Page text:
Michael Jackson's Legacy of Social and Environmental Concern
Though it has been two weeks since Michael Jackson's death, the world continues to mourn and to monitor news sources for the latest developments. As a fan of Jackson, I too was shocked when he died, but what surprised me more was the world's reaction. How could one man bring the World Wide Web to a halt? How could so many people (including myself) grieve the death of someone they did not know?
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The press seems to have neglected Jackson's lengthy humanitarian track record, which includes holding a Guiness world record for "Most Charities Supported by a Pop Star" at 39. Among the charities the King of Pop supported were AIDS Project L.A., American Cancer Society, Congressional Black Caucus, Make-A-Wish Foundation, the United Negro College Fund, and the YMCA. Additionally, most funds from his successful world tours would go to several different charities, and when not rehearsing for his concert, he would visit sick and dying children in every city he toured.
And, of course, Jackson and Lionel Richie wrote the famous "We Are the World" song that, along with the video, raised over $63 million for famine relief in Ethiopia. The young Jackson would mentor several seasoned veteran singers who participated in "We Are the World." Clearly, he was heavily invested in this humanitarian project that has yet to be surpassed in the music industry.
Even child abuse allegations never stopped Jackson from publicly demonstrating his concern for children. In a song from his last album, Invisible, called "Lost Children," he pours his soul out for children who have no parents to love and care for them. He sings:
Home with their fathers,
Snug close and warm, loving their mothers
I see the door simply wide open
But no one can find thee
So pray for all the lost children
Let's pray for all the lost children
Just think of all the lost children, wishing them well
This is for all the lost children
This one's for all the lost children
Just think of all the lost children
Wishing them well, and wishing them home
In terms of ecology, Jackson sings beautifully in "Earth Song" about crying whales, nature, and the ravaging of seas. He also sings about the interrelatedness of ecological destruction and human suffering:
What have we done to the world
Look what we've done
What about all the peace
That you pledge your only son...
What about flowering fields
Is there a time
What about all the dreams
That you said was yours and mine...
Did you ever stop to notice
All the children dead from war
Did you ever stop to notice
The crying Earth the weeping shores
Apart from his concern for social and environmental justice, Michael Jackson also possessed unrivaled artistic ability. Art and culture, according to a professor friend of mine, came before religion and politics in human evolution. In our makeup, therefore, the arts hold a special place. Perhaps it is because art makes us feel as if we are entering a different realm. Art can elicit a range of human emotions, such as love, sadness, joy, and hope. The arts, and especially music, help to make the mundane activities of everyday life glisten with beauty and excitement. Indeed, our collective entertainment IQ may be higher than our world religion or political IQ. This reveals the centrality of art and music in the human experience.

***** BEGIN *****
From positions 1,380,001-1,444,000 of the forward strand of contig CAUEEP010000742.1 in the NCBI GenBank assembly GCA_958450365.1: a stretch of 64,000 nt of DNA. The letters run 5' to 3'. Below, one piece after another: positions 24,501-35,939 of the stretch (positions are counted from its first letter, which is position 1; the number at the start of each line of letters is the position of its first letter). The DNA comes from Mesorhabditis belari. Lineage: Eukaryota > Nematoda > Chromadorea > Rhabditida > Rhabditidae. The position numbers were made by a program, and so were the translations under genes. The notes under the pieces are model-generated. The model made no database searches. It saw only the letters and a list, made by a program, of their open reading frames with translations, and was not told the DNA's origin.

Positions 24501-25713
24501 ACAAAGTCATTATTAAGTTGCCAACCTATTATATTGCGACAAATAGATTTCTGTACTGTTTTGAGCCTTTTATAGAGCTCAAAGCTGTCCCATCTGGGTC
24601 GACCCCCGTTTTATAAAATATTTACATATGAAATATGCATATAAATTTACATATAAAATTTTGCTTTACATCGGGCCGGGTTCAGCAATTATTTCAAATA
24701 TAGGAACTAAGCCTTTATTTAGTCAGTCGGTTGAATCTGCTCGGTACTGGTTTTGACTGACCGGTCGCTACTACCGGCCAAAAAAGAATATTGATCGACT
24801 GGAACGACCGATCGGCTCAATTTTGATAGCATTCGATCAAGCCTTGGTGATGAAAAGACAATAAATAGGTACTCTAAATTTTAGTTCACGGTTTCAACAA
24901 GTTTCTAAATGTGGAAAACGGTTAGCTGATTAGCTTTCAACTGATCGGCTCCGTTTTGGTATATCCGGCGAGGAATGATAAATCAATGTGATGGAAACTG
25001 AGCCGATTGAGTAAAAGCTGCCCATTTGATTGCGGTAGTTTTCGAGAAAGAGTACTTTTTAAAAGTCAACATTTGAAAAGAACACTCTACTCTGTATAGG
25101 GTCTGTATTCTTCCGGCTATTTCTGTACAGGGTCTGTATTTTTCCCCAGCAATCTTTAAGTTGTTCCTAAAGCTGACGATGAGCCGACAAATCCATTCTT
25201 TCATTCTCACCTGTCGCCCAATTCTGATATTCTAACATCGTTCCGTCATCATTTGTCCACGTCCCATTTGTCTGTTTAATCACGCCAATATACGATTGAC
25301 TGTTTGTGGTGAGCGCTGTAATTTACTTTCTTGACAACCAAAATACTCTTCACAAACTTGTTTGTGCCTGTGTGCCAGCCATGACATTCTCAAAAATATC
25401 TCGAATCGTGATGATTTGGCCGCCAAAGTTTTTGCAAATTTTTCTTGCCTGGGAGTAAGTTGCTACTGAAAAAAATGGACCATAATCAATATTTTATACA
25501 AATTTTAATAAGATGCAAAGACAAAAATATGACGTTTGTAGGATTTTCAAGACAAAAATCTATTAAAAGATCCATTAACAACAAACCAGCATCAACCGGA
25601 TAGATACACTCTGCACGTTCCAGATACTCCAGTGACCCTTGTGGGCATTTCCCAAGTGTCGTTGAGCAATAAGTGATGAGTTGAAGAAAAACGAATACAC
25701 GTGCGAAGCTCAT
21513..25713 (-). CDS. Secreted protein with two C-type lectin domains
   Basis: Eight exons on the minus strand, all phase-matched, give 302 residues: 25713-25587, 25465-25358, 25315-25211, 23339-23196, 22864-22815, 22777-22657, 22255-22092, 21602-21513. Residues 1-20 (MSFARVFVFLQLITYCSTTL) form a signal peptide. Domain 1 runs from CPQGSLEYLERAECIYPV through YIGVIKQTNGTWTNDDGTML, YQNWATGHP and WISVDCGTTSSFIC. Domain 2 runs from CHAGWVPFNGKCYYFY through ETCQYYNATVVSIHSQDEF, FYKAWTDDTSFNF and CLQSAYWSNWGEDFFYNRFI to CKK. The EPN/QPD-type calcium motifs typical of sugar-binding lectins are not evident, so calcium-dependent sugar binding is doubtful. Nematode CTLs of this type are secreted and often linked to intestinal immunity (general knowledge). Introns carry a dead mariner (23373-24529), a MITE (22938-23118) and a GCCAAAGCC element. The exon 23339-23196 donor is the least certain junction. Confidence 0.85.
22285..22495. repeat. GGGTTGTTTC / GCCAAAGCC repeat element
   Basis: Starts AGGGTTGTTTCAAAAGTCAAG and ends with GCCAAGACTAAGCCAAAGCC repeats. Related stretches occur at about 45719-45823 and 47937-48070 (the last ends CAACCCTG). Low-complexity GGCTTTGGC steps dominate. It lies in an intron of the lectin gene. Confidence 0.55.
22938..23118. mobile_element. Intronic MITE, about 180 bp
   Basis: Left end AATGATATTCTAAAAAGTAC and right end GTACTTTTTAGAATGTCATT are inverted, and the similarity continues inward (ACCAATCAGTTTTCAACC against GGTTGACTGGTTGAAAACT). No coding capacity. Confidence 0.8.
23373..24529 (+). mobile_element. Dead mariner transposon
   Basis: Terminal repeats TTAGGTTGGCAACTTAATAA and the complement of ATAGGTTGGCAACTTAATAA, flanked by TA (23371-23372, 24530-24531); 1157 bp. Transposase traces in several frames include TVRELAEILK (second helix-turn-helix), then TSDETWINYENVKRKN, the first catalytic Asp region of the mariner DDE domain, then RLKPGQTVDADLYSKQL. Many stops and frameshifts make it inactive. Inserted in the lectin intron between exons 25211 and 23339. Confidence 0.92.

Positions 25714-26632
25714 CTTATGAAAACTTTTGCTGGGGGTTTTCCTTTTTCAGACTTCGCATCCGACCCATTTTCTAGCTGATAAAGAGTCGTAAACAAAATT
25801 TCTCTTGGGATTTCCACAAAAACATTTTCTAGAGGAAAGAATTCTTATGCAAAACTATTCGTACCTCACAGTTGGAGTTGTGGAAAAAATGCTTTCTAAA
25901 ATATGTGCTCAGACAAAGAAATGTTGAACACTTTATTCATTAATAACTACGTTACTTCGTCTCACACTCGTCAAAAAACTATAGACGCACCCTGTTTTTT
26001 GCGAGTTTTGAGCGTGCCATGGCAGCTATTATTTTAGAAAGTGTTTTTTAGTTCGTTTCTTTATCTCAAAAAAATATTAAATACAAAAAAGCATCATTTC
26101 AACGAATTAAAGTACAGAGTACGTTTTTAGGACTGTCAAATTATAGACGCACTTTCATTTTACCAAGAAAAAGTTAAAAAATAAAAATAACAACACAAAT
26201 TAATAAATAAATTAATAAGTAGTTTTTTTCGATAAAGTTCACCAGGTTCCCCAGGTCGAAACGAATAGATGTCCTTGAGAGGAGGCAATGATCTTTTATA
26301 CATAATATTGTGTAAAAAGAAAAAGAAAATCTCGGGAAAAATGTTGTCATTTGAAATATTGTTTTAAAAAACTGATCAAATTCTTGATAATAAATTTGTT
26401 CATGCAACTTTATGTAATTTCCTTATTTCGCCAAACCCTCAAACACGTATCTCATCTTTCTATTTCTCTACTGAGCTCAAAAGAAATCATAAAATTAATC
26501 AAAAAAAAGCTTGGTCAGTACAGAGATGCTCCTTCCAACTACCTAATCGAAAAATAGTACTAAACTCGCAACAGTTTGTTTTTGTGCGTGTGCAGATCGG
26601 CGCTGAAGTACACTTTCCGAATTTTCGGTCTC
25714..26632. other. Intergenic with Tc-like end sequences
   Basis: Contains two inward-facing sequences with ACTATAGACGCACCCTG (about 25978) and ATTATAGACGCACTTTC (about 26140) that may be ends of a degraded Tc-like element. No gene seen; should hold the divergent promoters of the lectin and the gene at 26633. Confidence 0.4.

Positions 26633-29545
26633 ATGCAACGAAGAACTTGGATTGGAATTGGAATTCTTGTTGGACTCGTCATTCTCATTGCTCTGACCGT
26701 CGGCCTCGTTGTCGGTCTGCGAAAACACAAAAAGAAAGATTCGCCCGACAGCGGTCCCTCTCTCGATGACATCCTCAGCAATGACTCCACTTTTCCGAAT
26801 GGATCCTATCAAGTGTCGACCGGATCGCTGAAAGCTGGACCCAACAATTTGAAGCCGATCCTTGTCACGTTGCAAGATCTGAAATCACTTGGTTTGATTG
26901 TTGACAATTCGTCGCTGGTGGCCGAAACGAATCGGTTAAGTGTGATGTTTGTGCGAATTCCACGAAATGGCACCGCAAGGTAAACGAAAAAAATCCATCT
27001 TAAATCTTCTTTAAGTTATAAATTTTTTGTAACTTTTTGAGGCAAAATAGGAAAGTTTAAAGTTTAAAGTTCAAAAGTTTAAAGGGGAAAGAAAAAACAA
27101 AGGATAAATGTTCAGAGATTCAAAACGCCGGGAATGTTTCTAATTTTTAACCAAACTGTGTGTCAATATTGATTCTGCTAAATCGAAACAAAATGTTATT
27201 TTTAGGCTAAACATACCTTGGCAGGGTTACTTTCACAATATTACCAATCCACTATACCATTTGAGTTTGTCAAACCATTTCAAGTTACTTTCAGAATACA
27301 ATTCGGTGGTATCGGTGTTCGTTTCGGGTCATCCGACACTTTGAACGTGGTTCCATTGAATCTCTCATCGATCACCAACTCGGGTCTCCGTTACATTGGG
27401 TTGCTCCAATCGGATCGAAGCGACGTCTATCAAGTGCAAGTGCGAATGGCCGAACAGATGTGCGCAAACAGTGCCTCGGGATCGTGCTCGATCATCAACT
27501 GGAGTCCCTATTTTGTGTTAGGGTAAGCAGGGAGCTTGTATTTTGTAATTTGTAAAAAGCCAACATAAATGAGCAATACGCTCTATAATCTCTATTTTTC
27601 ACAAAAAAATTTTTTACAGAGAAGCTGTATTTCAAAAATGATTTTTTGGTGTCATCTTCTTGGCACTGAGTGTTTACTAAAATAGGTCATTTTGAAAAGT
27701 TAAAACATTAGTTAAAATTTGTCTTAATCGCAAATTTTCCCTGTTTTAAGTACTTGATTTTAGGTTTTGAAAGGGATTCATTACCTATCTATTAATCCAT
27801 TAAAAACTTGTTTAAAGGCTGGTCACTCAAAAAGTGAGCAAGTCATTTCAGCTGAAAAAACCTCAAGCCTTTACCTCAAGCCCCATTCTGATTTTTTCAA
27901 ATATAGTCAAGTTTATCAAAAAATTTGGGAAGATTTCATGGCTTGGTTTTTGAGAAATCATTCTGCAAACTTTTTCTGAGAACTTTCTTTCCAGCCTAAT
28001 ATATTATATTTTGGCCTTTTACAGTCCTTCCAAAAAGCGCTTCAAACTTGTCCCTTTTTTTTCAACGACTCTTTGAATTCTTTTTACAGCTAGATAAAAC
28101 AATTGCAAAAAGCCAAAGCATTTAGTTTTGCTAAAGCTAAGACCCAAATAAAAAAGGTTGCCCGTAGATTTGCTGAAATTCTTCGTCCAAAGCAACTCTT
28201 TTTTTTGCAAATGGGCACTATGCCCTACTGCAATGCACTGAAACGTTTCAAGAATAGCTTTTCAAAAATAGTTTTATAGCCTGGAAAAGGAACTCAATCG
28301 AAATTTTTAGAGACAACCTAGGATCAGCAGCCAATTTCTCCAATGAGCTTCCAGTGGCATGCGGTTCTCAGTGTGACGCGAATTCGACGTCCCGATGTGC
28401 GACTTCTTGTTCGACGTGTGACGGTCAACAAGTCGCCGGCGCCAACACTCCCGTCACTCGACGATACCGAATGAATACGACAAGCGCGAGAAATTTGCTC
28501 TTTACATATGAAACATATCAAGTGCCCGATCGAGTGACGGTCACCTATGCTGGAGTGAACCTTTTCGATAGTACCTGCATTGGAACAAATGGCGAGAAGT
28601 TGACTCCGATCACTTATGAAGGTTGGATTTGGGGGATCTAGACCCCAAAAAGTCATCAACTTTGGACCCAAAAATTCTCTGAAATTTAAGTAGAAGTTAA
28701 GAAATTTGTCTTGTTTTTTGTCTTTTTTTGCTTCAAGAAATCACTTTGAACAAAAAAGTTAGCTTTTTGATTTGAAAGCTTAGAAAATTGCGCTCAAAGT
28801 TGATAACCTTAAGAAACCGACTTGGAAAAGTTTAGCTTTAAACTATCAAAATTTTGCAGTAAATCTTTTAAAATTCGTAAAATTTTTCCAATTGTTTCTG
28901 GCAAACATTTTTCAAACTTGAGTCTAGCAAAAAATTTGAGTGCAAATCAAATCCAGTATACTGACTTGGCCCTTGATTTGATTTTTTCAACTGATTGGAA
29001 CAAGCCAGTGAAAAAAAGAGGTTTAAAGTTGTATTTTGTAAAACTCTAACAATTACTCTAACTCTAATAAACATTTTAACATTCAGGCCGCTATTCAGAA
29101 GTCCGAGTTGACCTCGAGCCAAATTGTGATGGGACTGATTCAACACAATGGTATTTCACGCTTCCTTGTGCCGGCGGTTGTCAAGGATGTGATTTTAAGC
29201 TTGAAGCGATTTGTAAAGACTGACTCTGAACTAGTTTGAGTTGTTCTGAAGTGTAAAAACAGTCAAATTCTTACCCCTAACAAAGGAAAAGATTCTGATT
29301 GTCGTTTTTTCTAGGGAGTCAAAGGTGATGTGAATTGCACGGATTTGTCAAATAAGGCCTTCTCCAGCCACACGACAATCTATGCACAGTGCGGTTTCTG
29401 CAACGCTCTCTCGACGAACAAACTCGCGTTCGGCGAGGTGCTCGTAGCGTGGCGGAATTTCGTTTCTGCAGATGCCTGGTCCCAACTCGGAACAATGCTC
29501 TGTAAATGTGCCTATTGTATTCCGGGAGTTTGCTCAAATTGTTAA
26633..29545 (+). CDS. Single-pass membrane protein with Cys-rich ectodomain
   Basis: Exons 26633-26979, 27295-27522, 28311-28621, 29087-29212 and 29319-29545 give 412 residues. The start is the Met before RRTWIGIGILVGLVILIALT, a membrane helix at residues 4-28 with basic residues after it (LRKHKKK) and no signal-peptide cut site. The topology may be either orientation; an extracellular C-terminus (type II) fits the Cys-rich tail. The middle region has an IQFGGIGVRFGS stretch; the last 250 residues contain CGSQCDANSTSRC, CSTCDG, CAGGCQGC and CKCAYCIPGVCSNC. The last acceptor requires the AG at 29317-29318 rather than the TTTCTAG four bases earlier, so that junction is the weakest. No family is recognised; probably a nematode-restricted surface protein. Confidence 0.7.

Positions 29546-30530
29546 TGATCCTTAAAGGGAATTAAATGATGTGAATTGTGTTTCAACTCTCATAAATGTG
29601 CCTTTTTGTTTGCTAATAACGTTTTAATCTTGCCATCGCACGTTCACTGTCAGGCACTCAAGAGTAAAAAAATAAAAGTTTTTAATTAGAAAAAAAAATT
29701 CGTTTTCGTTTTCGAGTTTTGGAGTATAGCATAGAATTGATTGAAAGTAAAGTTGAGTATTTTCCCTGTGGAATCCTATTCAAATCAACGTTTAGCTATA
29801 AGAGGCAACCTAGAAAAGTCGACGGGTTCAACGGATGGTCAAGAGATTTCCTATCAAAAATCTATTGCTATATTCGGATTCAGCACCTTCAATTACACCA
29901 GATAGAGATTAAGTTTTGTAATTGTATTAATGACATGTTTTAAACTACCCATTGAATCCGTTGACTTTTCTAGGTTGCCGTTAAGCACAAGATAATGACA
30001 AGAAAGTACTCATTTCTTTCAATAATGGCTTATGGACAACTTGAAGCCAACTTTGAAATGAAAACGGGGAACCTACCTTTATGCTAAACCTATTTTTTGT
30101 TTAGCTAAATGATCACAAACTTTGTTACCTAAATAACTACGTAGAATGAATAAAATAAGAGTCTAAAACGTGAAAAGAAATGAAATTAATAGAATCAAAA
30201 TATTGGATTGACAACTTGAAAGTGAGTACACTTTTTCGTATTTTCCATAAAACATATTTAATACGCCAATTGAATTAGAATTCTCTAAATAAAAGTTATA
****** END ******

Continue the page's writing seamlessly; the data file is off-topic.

Jackson not only sang, but danced as no other singer had. When one dances, one loses oneself and enters another state of consciousness. This is true of religious dances like the "Ghost Dance," in which the community would dance around a fire and enter into trances until reaching physical and mental exhaustion. Dance and music in these religious ceremonies would unite the community, and for several years, Jackson's music and dances also united many people from different walks of life. As Valerie Elverton Dixon stated in a recent post, "The dance is a celebration of life, a praise to the glory of God who is Love radical, perfect, complete. The dance allows joy to flow from us and through us."
Michael Jackson's music and dances brought not only joy, but also social and environmental consciousness. His art also reached something fundamental in our souls, namely our affinity for art that expresses and/or elicits emotions central to human existence. His death has had such far-reaching implications because of his ability to penetrate our minds and hearts through his music.
May he rest in peace, but may his music and dances continue to remind us of the importance of social and environmental justice in a world lacking both.
César J. Baldelomar is the executive director of Pax Romana Center for International Study of Catholic Social Teaching and blogs at www.holisticthoughts.com. He is editor of the Notebook Magazine, and he will begin graduate studies at Harvard Divinity School in the fall.